Jakarta: A tip-off from the Australian Federal Police led to a sting that nabbed two Indonesians who had smuggled Papuan reptiles to Australia in an international online wildlife trafficking operation.
Indonesia is a global hotspot for the lucrative illegal trade of exotic animals, in demand both dead and alive as trophy pets, for leather products and for use in Asian medicines.
Indonesia's response to animal trafficking
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Indonesia's response to animal trafficking
Indonesian authorities invite media to attend a public burning of seized animal pelts, skins and carcasses that were destined for the black market.
Most of the animals smuggled to Australia from Indonesia are reptiles, which are often sent live in the mail.
"A Papuan local may only receive $10 for a green tree python, the Indonesian trafficker will charge Australian customers $200 to $300 and once in Australia, rare reptiles can fetch up to $10,000 on the animal black market," said an AFP spokeswoman.
Jakarta Animal Aid Network head Benvika said Australian authorities had alerted the Indonesian police to Papuan reptiles found in Australia. The tip-off included the name of a man – Darmawan – who sold animals online.
"So we pretended to be would-be buyers," Mr Benvika said. "We contacted Darmawan through his Blackberry number displayed on the website."
Mr Benvika agreed to meet Darmawan in Bogor, a city south of Jakarta, in July last year. He said he wanted to buy an emerald tree monitor, a lizard whose unusual green and turquoise colourings make it a highly coveted pet.
Emerald tree monitors are one of about 5000 protected animal species listed under the Convention on International Trade in Endangered Species of Wild Fauna and Flora, of which both Australia and Indonesia are member countries.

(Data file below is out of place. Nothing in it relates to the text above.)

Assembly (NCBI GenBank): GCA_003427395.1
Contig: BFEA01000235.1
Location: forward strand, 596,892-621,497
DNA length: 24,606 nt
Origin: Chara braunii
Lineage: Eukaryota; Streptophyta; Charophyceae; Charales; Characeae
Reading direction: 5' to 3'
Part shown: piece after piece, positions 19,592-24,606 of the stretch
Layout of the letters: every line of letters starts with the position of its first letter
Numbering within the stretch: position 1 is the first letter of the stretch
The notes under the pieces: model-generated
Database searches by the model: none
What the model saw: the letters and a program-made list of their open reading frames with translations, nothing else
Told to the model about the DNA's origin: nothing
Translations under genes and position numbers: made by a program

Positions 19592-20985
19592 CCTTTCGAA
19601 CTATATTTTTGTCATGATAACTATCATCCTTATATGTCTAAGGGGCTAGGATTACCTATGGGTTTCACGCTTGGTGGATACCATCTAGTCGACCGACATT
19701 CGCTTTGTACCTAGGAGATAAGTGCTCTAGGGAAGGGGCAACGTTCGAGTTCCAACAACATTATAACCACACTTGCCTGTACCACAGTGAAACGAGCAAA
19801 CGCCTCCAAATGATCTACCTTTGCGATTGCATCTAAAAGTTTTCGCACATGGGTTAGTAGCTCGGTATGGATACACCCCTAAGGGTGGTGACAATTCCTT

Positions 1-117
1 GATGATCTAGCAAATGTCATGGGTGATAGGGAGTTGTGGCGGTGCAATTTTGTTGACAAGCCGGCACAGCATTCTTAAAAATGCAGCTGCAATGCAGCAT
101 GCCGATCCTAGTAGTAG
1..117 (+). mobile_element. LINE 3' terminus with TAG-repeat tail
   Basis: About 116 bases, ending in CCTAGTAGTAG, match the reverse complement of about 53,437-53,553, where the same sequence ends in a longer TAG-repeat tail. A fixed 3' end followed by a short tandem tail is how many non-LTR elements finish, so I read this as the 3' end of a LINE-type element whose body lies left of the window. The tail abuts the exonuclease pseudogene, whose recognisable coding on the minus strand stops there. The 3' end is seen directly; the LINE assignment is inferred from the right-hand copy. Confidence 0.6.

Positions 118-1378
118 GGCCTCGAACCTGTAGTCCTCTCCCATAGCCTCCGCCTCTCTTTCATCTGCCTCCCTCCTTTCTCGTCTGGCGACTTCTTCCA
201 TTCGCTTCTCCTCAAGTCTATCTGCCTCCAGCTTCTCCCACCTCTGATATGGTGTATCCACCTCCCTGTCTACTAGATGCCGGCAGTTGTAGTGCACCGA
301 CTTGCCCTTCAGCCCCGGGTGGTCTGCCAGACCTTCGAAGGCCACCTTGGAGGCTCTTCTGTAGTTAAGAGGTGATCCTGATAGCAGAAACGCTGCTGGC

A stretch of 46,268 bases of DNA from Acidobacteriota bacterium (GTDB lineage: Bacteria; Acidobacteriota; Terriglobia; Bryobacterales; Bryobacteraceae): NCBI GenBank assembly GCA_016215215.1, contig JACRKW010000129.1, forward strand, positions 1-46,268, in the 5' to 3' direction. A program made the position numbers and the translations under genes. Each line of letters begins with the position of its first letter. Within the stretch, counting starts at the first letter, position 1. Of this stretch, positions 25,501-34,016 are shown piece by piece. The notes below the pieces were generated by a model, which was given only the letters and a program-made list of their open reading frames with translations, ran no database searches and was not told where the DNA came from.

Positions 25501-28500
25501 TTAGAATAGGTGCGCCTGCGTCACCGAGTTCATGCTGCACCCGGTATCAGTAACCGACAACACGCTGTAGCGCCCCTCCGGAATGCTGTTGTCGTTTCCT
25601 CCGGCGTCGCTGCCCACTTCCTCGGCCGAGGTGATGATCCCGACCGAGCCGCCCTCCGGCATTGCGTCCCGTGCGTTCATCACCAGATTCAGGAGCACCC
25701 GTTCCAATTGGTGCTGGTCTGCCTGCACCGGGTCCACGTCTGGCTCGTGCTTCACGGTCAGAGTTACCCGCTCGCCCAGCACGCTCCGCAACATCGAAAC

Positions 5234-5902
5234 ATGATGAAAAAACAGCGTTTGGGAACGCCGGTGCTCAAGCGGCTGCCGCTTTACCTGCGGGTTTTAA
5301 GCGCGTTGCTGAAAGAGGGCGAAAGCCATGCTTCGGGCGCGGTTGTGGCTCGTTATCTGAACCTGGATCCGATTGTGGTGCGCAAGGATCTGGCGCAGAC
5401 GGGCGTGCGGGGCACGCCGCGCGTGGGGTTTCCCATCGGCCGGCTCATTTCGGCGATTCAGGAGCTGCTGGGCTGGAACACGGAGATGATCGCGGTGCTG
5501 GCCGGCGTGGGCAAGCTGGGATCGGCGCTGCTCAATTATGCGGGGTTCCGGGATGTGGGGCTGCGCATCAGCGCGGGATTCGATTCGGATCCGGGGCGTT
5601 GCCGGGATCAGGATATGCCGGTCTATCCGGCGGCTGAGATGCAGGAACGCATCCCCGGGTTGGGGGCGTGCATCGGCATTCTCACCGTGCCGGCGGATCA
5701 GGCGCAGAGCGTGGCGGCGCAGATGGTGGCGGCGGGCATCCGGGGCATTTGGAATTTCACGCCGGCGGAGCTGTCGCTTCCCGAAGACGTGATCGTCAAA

"We did not show up but the police did," Mr Benvika said.
Police arrested Darmawan and Yongki, two students from the Bogor Institute of Agriculture, who were found in possession of 30 green tree pythons, three emerald tree monitors, a blue-tailed lizard, a frilled-neck lizard, a peach-throated monitor and a yellow monitor.
"The two suspects had been involved in an online international wildlife trafficking operation since 2012, primarily trading in reptiles, and their customers included Australian persons," the AFP spokeswoman said.
Both were sentenced to five months' jail last month.
Under Indonesian law, animal traffickers face a maximum five years' jail and fine of up to 100 million rupiah ($10,000).
In 2014, Indonesia's top Muslim clerical body, the Indonesian Ulema Council, issued a fatwa, or religious edict, requiring Muslims to take an active role in protecting threatened species.The fatwa was hailed by environmental group WWF Indonesia as the first of its kind in the world.
While not legally binding, it is based on Islamic law and supports the Indonesian government's policies on protecting threatened animals.
"People can escape government regulation but they cannot escape the word of God," the head of the MUI's agency for honouring environment and natural resources, Dr Hayu Prabowo, said in 2014.
Last week the Indonesian National Police held a ceremonial burning of seized contraband, including four Sumatran tiger skins, a kilogram of tiger bones, tiger skin wallets, a stuffed hawksbill sea turtle, a stuffed crocodile head and a helmeted hornbill casque.
Sumatran tigers are critically endangered with fewer than 400 living in forests in the Indonesian island of Sumatra.
Although the AFP was not involved in the contraband seizure, a representative was invited to attend the burning ceremony, to reflect the close co-operation between the two countries on environmental crime.
"We extend our gratitude to all parties who have helped Indonesian police to prevent the poaching of endangered animals," Jakarta Police detective chief Krishna Murti said in a statement read at the "extermination of the evidence".
The AFP spokeswoman said that since 2014 there had been an increased level of cooperation between the AFP and Indonesian National Police in relation to wildlife smuggling investigations.
With Karuni Rompies